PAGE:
“Captain Retro-Duck”, as my own invention for this script, has never been referenced at any previous time, or in any previous story, before this particularly unique version of “Duckburg 100” – which can only become a “reprint” if THIS VERSION is printed again… which I expect it to be in a follow-up trade paperback! THEN, and only then – by my definition, will it be a “reprint”!

If the unthinkable happened, and someone else re-dialogued “Duckburg 100” for a future American English printing, even that would not be a true “reprint” - because it would be an alternate version. ...As "my version" is to Romano Scarpa's 1961 original!

Ah, these debates can be such fun…

Comicbookrehab said...

I'm not sure the reviewer appreciates the amount of pages we're getting for $3.99, really...I took it that he was casually familiar with the character, but not a big fan. If he were, he would've noticed that the scripts have more nuance than you'll get from Archie comics..

Joe Torcivia said...

That is SOOOO true, 'Rehab!

...And thanks for the complement - from ALL of us who prepare and edit scripts for the IDW comics! As you can see, we LOVE the stuff, and we try to make every page, and every panel, read as the best it can be!

Clapton said...

I just want to clarify, I'm totally fine with Disney comic "outsiders" expressing their views on these comics and Joe's explanation of his whole "Scooby Doo Sameness" thing makes a lot of sense. I'm just puzzled as to why the reviewer does not understand the things about the line IDW is activly promoting (like new to US material). This leads me to ask the question: Is IDW properly advertising and explaining their Disney Comics line. Personally I believe IDW is doing an Amazing job but I'm interested in hearing other peoples opinion.

Joe Torcivia said...


Of course, IDW is doing an “amazing job”! On that, I think we all agree – including the reviewer.

And, unless you define a “Disney comic outsider” as someone who is not, or has not ever been, professionally involved with Disney comics, I’d say he qualifies as someone who knows and understands the material. He knows Carl Barks and Romano Scarpa, the Beagle Boys, Magica De Spell, and even Jubal Pomp, watched DuckTales, and even cites IDW as “…the book’s 8th publisher since 1952”.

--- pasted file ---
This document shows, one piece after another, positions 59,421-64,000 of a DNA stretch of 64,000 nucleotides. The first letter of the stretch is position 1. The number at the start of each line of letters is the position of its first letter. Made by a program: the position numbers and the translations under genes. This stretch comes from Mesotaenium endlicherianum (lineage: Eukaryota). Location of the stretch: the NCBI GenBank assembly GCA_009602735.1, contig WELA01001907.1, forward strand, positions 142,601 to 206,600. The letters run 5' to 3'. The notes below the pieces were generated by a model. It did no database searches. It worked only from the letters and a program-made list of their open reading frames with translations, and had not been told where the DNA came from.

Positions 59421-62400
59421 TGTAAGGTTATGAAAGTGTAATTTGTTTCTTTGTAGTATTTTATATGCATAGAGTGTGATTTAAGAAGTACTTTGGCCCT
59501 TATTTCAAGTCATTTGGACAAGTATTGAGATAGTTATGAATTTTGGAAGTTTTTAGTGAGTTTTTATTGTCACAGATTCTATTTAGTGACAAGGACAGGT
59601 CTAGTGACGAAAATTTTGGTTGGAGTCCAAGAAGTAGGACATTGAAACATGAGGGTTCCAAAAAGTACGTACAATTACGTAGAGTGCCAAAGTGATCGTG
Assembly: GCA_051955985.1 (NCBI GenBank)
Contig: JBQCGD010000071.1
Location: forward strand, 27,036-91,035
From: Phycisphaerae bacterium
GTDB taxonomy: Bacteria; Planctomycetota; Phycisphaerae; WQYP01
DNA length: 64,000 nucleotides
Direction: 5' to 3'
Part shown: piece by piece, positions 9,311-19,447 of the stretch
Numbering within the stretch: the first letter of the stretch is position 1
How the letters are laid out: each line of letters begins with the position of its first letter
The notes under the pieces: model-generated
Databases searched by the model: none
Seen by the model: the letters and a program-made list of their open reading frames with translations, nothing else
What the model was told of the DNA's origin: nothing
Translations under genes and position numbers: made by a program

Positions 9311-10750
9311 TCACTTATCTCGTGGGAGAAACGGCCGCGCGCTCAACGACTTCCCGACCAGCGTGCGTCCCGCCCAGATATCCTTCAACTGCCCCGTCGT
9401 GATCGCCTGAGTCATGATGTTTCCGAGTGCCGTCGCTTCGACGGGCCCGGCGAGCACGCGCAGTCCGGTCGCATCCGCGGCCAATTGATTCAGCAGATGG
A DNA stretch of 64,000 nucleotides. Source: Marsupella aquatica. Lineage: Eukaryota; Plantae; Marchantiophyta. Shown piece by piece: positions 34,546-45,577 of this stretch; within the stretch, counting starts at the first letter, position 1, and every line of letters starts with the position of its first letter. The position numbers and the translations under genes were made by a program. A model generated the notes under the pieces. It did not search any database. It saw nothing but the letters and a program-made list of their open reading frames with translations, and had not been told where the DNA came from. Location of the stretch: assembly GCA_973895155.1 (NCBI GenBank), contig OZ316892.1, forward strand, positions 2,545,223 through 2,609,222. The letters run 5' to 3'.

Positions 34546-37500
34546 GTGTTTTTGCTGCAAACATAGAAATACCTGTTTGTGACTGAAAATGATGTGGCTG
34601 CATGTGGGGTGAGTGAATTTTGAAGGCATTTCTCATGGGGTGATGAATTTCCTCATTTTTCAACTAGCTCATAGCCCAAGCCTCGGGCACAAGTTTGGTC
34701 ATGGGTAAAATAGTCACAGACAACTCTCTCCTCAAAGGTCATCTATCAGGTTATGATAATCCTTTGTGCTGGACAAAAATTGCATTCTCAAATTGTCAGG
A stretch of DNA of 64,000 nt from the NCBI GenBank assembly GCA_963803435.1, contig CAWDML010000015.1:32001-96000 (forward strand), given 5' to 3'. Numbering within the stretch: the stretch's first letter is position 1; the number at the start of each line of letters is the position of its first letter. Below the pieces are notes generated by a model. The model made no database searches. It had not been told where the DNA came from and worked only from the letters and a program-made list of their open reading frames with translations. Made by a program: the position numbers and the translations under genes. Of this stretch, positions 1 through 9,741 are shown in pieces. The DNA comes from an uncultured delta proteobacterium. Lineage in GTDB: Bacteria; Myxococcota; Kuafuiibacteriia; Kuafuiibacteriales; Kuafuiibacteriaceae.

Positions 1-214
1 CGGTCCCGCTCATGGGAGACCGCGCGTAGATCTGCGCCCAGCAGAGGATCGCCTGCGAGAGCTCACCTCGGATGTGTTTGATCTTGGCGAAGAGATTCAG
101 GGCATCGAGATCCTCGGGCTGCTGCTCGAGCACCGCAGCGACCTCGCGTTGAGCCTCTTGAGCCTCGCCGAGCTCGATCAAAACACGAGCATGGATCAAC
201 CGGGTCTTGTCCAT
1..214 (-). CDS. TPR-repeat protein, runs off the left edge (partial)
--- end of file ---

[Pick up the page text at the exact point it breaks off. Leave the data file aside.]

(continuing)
Now (if I may be allowed to nit-pick), he’s either not differentiating Whitman from Gold Key, or regarding Gladstone Series One and Gladstone Series Two as the same publisher (which, alas for “Series Two”, they were not) – or he’d get NINE publishers (Dell, Gold Key, Whitman, Gladstone Series One, Disney Comics, Gladstone Series Two, Gemstone, Boom!, and IDW – makes 9!), but I’d say a healthy base of knowledge informs his review.

He also knows that the material used in IDW’s Disney comics line is – if not exactly “Reprint”, as we’ve discussed above – for lack of a better phrase, “Pre-Existing”.

And, I believe that is the crux of the matter, and what drives this debate. The fact that Disney comic book stories, due to their incredibly huge worldwide inventory of pre-existing material, occupy a unique position in the comic book realm. Said position being that, due to such an inventory, there's really not much of a need for IDW (…or ANY modern-era publisher) to create new domestic stories!

…And, given just the stories *I* have worked on that are upcoming over the balance of 2015 – let alone the rest of it that Jonathan, Thad, and Gary Leach, are likely scripting as well – I’m perfectly fine with that!

But, a survey of the rest of the IDW line – from STAR TREK to MY LITTLE PONY, shows original material created for those titles while, in the Disney line, we are getting stories that range from the 1940s (…as the Al Taliaferro giveaway reprint in DONALD DUCK # 2), to the magnificent Casty Mickey Mouse story I’m currently working with that was originally published in 2010!